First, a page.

The R3 Campaign points out that the Rent Guidelines Board system was designed by the real estate industry itself, in collaboration with the administration of Mayor John Lindsay. "Given their origins, it is hardly surprising that the rent boards tilt toward landlords," said Jenny Laurie, executive director of Metropolitan Council on Housing, a citywide tenants union. "This bill levels the playing field, and also greatly simplifies the system, making it easier to enforce and easier for the public to understand."

The reform bill alters the method of appointing board members. In New York City, the mayor alone chooses the nine board members, but under the bill such appointments must be confirmed by the City Council. In the suburban counties, the state housing commissioner appoints board members upon recommendation of the County Legislature. The bill removes the commissioner and the NYS Division of Housing and Community Renewal from any role in choosing members of the boards, assigning the responsibility to the County Executive, subject to confirmation by the County Legislature.

"It is not reasonable for the commissioner of the state agency responsible for enforcing the law to pick the members of the board who decide if rents are going to be increased," said Assemblyman Latimer. "When I was chair of the Westchester County Board of Legislators, this system was a disaster. The logical method is for the executive, the Mayor in the city and the County Executives in the suburban counties, to submit nominees to the legislative body." Rent regulation exists in Nassau, Rockland and Westchester counties, in addition to New York City.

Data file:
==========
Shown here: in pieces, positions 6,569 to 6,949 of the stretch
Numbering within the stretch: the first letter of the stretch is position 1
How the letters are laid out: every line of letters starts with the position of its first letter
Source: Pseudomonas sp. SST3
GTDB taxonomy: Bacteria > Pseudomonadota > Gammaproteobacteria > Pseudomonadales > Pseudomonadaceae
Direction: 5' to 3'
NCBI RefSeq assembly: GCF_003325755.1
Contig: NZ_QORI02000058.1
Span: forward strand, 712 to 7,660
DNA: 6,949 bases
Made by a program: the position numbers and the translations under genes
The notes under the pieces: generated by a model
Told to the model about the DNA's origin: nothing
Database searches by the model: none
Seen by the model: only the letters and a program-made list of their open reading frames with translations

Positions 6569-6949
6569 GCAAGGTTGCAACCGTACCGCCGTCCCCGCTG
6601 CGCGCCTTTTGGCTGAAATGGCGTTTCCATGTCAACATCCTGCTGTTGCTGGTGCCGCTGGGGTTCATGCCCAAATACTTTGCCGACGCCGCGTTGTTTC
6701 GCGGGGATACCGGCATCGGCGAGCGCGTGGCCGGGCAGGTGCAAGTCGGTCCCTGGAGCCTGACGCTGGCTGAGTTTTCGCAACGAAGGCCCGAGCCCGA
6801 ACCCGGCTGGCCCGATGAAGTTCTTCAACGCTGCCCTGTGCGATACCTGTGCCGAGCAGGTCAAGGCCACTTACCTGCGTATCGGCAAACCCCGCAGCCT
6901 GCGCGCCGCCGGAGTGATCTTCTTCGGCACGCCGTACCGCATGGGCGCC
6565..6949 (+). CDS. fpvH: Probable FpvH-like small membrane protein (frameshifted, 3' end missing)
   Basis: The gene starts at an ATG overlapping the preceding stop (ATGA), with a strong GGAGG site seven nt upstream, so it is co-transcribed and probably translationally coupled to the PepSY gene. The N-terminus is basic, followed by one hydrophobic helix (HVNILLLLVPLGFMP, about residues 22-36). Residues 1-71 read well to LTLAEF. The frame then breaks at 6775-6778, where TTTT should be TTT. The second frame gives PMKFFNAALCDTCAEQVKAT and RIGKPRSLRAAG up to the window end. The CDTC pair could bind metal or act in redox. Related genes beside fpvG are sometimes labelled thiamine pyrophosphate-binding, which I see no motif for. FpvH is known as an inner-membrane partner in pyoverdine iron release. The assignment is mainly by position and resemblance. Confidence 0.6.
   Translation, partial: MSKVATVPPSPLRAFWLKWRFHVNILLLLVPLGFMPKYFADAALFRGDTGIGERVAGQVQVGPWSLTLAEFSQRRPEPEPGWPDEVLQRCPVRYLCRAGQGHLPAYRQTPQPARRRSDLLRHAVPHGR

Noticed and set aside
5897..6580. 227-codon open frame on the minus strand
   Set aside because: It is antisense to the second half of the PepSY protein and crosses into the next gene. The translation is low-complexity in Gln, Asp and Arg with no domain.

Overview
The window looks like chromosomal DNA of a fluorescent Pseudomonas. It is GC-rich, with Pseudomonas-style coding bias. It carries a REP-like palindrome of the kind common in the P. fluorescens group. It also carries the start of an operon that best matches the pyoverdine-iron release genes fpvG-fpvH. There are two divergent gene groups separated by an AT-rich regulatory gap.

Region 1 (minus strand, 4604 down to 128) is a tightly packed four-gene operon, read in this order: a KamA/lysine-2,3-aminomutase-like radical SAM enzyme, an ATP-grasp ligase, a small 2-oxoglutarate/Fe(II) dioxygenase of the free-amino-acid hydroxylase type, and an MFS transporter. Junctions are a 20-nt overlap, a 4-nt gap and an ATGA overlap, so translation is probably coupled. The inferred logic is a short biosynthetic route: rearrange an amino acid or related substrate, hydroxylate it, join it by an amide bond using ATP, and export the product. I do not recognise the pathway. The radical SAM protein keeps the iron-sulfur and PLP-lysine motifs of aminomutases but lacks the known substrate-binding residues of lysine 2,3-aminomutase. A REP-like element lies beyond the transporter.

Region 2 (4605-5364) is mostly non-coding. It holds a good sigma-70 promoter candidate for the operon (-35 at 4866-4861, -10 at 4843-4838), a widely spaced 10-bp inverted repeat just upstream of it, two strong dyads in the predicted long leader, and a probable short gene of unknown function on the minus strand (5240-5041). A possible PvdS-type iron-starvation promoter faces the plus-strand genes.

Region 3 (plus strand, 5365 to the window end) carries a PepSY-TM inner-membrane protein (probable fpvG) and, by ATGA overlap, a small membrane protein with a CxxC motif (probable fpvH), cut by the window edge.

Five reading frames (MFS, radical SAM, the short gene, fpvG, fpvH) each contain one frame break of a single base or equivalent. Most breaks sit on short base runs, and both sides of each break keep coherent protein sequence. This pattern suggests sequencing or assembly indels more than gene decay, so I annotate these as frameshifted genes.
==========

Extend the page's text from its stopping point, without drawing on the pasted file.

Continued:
Landlords will be required to file annual Income and Expense statements with the boards, similar to current practice in the suburbs, but the bill mandates an annual audit of a representative sample of such statements. Landlords who fail to submit I&E reports are barred from collecting rent increases, as are landlords whose buildings have hazardous violations.

The bill bars the use of a Price Index of Operating Costs, which the advocates maintain is a one-sided, deceptive report. This annual study - used in the city but not in the suburbs - measures price changes in items landlords typically purchase to run their buildings, rather than actual expenditures. Worse, it contains no information about the incomes landlords collect, and is thus misleading. This flawed methodology is the major reason that rent increases in the city tend to be higher than in the suburbs.